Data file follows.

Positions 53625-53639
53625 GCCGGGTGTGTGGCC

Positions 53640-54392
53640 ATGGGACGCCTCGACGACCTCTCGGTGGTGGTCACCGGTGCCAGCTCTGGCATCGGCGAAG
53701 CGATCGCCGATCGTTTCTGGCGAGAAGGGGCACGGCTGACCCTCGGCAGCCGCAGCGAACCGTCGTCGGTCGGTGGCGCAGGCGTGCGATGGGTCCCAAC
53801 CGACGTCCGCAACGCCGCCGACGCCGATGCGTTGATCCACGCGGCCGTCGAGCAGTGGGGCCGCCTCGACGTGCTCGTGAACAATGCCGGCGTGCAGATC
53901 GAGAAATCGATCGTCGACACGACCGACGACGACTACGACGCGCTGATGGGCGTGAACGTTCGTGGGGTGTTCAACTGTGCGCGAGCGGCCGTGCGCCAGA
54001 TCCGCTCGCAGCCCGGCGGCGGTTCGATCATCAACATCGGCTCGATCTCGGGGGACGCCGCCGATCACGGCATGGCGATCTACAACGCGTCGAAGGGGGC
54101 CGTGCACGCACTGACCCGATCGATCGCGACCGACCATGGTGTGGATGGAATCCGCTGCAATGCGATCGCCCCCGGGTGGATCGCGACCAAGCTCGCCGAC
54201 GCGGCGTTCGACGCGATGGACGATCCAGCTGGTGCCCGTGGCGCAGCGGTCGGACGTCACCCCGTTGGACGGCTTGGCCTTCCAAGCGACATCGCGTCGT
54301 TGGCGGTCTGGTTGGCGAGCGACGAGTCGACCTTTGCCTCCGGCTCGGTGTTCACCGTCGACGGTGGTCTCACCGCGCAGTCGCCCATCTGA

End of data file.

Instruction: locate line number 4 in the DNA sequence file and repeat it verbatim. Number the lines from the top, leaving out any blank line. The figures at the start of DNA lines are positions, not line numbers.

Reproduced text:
53640 ATGGGACGCCTCGACGACCTCTCGGTGGTGGTCACCGGTGCCAGCTCTGGCATCGGCGAAG